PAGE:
One Of Mexico’s Biggest Cartels Announced Milestone Truce To End The Violence But Will It Last?
Mexico’s Gulf Cartel is one of the country’s largest and most powerful drug cartels. The Gulf Cartel has brought severe violence to large swathes of the nation. Along with the Jalisco Nueva Generación Cartel (JNGC), the group is also one of the most deadly. But yesterday, three warring factions of the cartel have come together to announce a landmark truce that they say will let their communities live in peace.
With this new truce, three factions of Gulf Cartel want peace for their communities.
Three different factions of the notorious Gulf Cartel – which is largely based in the border state of Tamaulipas – announced that they have reached a truce and want the northern state to live in peace.
The Grupo Scorpion, Grupo Metros and Tampico Grupo Rojo factions made the announcement on professionally printed narco-banners that appeared in public places on Monday in several Tamaulipas cities including Reynosa, Tampico, Matamoros, Río Bravo and Padilla.
The groups have been fighting each other for the past decade in a turf war that has fueled high levels of violence in Tamaulipas. But they reached a ceasefire agreement on July 19, according to their banners. Photos of the banners showed they were printed with red, white and green letters — the colors of the Mexican flag — and had slogans like “Long live Peace!”
The banners are noteworthy because they look professional and contain peaceful messages.
The messages shared in the banners were different from the many messages usually shared by the cartels in the past. Usually messages are misspelled and are accompanied by piles of dead bodies and various body parts. But the messages used in the banners on Monday were strictly professional sounding, even polite.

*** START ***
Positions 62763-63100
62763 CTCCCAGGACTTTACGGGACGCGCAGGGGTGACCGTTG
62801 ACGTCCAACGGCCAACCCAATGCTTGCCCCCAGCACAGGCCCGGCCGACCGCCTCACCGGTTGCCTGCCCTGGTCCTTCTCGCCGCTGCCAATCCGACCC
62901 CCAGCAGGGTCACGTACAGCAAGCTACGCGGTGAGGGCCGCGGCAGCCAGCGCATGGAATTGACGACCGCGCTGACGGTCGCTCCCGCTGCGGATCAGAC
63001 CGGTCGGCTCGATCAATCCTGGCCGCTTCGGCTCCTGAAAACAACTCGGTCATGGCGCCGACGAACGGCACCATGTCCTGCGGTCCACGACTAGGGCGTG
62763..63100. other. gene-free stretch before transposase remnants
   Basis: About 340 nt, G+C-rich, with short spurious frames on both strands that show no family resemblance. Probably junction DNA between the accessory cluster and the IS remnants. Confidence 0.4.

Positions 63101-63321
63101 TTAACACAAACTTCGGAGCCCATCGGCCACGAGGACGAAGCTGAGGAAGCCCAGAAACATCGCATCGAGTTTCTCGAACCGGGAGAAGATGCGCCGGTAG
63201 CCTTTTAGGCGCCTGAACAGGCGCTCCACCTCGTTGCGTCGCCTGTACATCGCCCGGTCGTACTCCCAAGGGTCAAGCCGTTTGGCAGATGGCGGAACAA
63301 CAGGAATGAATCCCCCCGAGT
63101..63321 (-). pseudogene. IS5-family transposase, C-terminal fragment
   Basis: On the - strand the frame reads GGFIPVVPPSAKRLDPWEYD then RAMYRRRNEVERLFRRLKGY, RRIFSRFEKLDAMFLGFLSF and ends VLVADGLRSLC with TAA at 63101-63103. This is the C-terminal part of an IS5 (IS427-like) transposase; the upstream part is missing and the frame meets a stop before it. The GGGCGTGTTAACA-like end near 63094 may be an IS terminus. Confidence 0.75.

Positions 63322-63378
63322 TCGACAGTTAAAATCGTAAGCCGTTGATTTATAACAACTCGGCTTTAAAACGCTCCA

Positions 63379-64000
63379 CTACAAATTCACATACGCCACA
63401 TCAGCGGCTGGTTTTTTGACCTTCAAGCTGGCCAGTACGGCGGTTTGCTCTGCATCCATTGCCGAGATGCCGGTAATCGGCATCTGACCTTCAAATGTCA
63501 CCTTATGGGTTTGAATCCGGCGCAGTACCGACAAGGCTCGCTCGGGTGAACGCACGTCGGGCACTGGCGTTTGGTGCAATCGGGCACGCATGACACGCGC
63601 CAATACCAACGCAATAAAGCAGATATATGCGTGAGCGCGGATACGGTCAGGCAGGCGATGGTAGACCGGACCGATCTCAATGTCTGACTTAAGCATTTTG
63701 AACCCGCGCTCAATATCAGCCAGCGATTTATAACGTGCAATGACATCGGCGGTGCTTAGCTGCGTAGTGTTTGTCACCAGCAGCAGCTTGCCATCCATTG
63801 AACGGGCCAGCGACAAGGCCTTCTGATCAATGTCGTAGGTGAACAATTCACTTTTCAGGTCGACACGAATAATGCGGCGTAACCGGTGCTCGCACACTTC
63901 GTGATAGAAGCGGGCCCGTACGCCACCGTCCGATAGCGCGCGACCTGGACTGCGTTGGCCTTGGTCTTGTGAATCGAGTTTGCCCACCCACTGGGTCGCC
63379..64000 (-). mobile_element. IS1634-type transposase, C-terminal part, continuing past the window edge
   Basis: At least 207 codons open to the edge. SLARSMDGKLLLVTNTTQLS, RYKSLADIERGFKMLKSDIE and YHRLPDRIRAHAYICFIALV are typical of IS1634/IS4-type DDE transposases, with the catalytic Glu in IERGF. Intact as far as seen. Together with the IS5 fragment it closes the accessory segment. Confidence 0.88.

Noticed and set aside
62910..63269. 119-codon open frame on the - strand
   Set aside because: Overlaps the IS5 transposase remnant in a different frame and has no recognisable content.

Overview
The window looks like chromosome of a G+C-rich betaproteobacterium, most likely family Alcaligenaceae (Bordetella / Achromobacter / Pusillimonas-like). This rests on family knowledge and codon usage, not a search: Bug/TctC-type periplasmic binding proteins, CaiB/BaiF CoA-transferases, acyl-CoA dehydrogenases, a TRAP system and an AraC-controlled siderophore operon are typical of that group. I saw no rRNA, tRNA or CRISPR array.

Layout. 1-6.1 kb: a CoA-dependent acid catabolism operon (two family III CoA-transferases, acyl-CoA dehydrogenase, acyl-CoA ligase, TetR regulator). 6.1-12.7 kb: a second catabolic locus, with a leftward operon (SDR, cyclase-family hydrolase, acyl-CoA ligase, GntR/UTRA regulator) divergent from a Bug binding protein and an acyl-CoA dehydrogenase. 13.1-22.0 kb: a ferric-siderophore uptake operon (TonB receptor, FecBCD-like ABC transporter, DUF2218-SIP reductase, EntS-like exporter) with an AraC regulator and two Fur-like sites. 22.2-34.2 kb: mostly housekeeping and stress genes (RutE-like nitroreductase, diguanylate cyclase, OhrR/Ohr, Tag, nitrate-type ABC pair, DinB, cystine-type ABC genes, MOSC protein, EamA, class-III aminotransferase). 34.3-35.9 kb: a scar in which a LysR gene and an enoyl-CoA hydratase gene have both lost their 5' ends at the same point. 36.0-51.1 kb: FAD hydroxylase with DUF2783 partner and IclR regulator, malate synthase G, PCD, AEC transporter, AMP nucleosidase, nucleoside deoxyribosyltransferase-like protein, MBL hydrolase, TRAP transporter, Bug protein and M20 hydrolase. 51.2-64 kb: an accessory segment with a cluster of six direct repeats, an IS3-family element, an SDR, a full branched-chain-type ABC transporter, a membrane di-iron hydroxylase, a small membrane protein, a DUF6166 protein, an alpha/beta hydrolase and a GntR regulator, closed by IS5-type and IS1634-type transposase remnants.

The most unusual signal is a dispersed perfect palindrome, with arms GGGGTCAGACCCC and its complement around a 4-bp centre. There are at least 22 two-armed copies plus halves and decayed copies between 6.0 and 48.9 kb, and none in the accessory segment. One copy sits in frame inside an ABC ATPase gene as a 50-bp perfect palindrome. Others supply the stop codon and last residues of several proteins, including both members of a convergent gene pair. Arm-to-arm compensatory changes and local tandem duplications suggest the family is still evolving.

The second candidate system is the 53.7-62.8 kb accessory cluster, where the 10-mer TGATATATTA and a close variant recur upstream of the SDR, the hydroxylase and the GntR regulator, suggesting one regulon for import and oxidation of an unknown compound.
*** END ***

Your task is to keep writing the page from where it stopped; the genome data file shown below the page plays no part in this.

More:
“We have agreed to a truce of tranquility and we declare our solidarity with the people, and with ideological principles consistent with keeping the peace,” read the text of one banner, which included the plea, “We have families, too.”
“The primordial thing is for the communities in which we have a presence feel secure with it, without any worry,” the banner read. “The Gulf Cartel has principles and its greatest priority is peace in the state and the wellbeing of its residents.”
The alleged truce agreement comes less than a month after a spike in cartel-related violence that left dozens dead across the border state.
The state’s Attorney General’s Office has recently pointed to the various Gulf Cartel factions as being responsible for a string of indiscriminate attacks across the state that left 19 people dead last month. Prosecutors say the goal of the cartel was to terrorize locals as part of a strategy to challenge the Metros faction’s long-held control of the region.
Twenty-five people have been arrested in connection with the June 19th rampage in which innocent bystanders– including taxi drivers, construction workers, children and a nursing student–were killed. Among those detained is Jorge Iván Cárdenas Martínez, a presumed Gulf Cartel plaza chief in Río Bravo.
Splinter groups of the Zetas drug cartel have also been involved in turf wars in recent years in Tamaulipas, a state notorious for violent crime. The state has a 370-kilometer-long border with Texas, making it a lucrative hotspot for the smuggling of drugs and migrants.
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